For the high AoA case there is the opposite risk, that of under-control which the pilot might not sense. If you mask the under-control with the elevator feel system, that makes it more likely that the pilot would not respond correctly. On the other hand if you make the aircraft more controllable by adding AND forces, which the pilot also senses, that is making it more likely that the pilot will respond correctly.

        If you have FBW like Airbus, you don’t care whether the pilot responds correctly or not. You just ignore the inputs that are incorrect, the computers will not fly the aircraft into hazardous maneuvers.

        In the Boeing system, since the pilot has full authority, there are regulatory requirements to present behavior correctly and maintain controllability to help keep out of trouble.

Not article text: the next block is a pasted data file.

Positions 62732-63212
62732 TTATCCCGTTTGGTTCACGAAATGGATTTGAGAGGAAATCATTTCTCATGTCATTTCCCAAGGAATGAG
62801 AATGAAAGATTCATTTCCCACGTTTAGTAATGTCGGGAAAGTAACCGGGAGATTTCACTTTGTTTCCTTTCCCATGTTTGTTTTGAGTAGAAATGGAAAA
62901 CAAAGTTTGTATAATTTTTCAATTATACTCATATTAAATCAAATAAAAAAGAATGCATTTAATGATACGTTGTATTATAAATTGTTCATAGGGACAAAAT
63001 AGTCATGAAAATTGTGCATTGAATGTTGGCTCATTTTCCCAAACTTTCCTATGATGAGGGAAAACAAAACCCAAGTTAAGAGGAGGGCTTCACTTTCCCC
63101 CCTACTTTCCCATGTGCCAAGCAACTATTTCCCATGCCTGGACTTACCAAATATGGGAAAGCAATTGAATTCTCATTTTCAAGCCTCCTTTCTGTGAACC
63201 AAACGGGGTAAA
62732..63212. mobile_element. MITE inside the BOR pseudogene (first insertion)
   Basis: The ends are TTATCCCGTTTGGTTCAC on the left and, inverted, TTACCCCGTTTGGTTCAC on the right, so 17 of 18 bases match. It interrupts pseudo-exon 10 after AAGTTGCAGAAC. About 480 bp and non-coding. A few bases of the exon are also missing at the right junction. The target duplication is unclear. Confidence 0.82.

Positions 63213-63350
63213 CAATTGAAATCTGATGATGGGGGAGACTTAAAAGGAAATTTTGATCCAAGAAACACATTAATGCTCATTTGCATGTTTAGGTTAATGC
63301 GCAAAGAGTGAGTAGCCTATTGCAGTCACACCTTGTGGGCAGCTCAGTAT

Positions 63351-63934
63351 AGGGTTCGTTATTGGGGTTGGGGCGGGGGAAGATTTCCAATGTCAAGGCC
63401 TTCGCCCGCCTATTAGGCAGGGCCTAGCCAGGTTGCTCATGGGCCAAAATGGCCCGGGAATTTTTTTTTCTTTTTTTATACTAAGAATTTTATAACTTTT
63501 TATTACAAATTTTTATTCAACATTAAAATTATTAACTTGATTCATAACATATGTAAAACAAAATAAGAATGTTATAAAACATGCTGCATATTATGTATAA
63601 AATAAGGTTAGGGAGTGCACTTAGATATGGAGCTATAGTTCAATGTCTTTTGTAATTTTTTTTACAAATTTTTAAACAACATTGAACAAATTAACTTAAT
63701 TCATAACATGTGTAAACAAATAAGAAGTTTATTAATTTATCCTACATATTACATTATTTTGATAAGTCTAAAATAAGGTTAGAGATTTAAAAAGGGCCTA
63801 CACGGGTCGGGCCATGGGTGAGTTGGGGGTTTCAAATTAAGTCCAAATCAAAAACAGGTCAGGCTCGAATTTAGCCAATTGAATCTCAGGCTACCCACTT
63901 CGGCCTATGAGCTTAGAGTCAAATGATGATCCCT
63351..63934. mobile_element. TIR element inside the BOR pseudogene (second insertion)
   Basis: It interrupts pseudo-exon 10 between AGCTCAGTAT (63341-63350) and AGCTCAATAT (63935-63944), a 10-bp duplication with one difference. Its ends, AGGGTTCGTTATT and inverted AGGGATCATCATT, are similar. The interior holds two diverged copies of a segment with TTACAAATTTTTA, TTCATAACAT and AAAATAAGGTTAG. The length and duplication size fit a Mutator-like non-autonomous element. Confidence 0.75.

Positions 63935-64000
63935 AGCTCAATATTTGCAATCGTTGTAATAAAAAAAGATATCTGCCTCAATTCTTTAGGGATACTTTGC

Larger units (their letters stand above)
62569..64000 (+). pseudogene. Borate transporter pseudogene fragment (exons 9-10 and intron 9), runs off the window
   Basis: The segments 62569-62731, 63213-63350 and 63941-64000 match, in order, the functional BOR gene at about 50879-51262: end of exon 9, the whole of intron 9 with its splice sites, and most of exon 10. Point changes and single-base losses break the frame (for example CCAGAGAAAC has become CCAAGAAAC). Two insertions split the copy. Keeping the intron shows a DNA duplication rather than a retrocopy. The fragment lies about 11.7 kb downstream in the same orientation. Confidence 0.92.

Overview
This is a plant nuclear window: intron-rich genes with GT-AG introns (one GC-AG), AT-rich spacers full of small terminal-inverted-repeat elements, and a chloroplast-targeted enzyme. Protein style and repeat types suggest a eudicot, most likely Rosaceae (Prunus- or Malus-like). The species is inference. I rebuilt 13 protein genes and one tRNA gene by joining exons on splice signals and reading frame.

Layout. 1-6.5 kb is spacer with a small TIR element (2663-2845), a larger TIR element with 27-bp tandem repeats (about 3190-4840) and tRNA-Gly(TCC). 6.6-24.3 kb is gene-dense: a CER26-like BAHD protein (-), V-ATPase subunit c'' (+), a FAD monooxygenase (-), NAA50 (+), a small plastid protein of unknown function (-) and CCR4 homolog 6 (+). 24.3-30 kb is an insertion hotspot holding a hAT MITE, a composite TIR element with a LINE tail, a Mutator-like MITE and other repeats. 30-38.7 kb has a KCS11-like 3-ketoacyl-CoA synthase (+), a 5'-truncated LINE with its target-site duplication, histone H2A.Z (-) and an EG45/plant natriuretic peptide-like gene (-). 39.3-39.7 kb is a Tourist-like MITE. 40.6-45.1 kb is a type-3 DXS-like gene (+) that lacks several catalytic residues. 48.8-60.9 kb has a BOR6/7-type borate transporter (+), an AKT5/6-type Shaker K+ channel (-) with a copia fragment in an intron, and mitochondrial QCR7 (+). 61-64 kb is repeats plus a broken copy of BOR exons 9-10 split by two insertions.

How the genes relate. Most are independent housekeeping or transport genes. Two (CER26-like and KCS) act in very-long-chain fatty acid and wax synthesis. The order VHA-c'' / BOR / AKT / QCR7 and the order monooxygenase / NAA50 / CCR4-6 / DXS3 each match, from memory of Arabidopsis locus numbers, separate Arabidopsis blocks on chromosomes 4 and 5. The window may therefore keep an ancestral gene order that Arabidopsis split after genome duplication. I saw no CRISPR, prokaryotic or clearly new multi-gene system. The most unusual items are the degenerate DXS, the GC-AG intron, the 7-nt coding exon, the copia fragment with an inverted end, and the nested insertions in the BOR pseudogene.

• Richard, the elevator feel system is mostly there to compensate for airspeed. It corrects for the possibility of over-control, if the forces on the elevator are not correctly represented to the pilot. The aircraft control authority is increasing for that situation. The elevator feel system lessens the chance of an upset.

        In the high A0A situation, the risk is under-control. The aircraft control authority is decreasing. If the elevator feel system were to mask this for the pilot, the possibility of an upset increases.

        By using aircraft control forces to compensate, MCAS was intended to lessen the chance of an upset by aiding the pilot in a potential under-control situation. The elevator feel system could not accomplish this.

        • Rob, So, you think MCAS is there as a stall avoidance system? Then a control column stick pusher system rather than a column force increase would be needed. In that case, they should have known the MCAS hazard assessment would be much greater than they stated and why Boeing does not want to refer to MCAS as a stall avoidance system.